A catastrophe happened in my chrysanthemum garden today. The kind of catastrophe all competitive chrysanthemum growers dread-the loss of a show bloom.
I can hear you thinking now. “The loss of one of those little button chrysanthemums? Dozens of blossoms still remain. Why would loosing a bloom you’re growing for show matter?”
Growing Garden Chrysanthemum Versus Competition Chrysanthemums
It’s easy to reply to that question. I’m not talking about the garden variety of chrysanthemum. I grow thirteen classes of chrysanthemums that are cultivated specifically to.show in competitions.
My catastrophe happened unexpectedly. This morning I carefully worked my way through a row of 10-inch, mums flower pots. I’ve perfected my technique. I move each pot to a low table and turn it 180 degrees, looking to dis-bud unwanted, new growth coming from a leaf. Why? Because stringent guidelines for growing chrysanthemums for show state that only a single bloom may be grown on each stem. Of course, I want that one bloom to be growing from the top, not the side of the plant, as the stem needs to be cut at least 22 inches high to show.
After dis-budding all the unwanted new growth, I carefully tied new stem growth to a stake. That’s so the stem will be straight (another show winner) and the heavy body of the single blossom can have support as it matures.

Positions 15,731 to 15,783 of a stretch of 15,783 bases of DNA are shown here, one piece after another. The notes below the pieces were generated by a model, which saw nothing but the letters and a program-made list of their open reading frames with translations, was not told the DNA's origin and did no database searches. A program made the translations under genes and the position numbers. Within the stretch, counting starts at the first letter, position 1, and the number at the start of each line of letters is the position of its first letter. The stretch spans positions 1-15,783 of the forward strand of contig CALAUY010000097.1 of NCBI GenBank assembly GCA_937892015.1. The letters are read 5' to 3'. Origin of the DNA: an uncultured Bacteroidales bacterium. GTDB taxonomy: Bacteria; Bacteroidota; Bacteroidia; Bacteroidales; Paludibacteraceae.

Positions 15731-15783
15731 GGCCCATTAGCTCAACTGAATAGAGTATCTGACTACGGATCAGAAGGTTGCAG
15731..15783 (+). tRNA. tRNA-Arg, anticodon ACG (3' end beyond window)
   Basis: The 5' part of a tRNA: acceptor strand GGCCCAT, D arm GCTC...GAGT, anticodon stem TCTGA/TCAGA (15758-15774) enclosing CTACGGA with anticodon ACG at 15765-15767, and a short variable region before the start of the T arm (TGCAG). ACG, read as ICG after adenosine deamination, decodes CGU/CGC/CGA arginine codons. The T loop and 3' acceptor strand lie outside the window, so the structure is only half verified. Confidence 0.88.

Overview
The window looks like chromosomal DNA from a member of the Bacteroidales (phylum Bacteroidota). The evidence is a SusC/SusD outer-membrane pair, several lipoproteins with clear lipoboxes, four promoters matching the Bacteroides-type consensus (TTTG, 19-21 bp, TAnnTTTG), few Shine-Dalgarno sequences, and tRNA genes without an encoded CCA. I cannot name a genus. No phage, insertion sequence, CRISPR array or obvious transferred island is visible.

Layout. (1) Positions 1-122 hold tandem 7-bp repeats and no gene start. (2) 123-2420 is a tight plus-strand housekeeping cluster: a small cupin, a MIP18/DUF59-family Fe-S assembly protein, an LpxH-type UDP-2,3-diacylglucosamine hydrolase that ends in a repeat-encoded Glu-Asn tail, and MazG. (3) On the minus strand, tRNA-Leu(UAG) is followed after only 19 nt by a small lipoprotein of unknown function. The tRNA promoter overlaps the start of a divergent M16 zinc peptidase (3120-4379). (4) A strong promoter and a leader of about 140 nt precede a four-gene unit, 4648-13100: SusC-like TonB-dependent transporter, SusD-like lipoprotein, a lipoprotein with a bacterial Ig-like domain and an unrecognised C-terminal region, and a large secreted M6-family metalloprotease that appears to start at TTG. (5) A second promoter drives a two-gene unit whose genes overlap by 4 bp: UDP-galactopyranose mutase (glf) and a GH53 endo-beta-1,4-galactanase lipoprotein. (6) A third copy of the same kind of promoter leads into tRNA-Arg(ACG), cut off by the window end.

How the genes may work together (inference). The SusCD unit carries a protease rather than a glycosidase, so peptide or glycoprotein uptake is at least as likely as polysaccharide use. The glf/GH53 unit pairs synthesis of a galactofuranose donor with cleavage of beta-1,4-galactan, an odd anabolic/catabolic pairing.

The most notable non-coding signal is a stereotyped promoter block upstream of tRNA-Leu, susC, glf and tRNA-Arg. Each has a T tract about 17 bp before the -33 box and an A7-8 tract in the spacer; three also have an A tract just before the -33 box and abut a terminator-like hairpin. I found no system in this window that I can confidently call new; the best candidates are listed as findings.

Catastrophe Hits the Chrysanthemum Garden
It was while carrying the pot back to its place I myself caused the catastrophe when I accidentally brushed against another bloom. The snapping sound of a stem breaking stopped me in my tracks. I turned around and looked at the ground behind me. My worst fears were realized. I’d knocked off the top of a beautifully growing stem, its top ready to soon explode with a show-worthy chrysanthemum.
I couldn’t help myself. I stood there for a moment and grieved for what might have been-a winning blossom. One I could have shown at the National Chrysanthemum Society coming up on October 30-31 at the Sherman Library and Gardens in Corona del Mar, CA.
Looking for Comfort
I decided to memorialize the event by taking a picture of the poor, beheaded stem. Then I went into the house, broken mum tip in hand, to commiserate with my husband. Unfortunately, he’s not the commiserating type. “That’s too bad,” he said, almost flippantly. No sign of remorse or sorrow in his voice. His shoulders didn’t sag. No tears came to his eyes.
His face brightened. “I can tell you how to get over.”
I raised an eyebrow in disbelief. “Really?”
He grinned. “Go back outside and play with the 500 others blooms you’re cultivating.”
I gave my heart-hardened husband a dirty look, walked outside, and tossed my catastrophe into the garbage can, determined to never have that kind of catastrophe again. At least not today.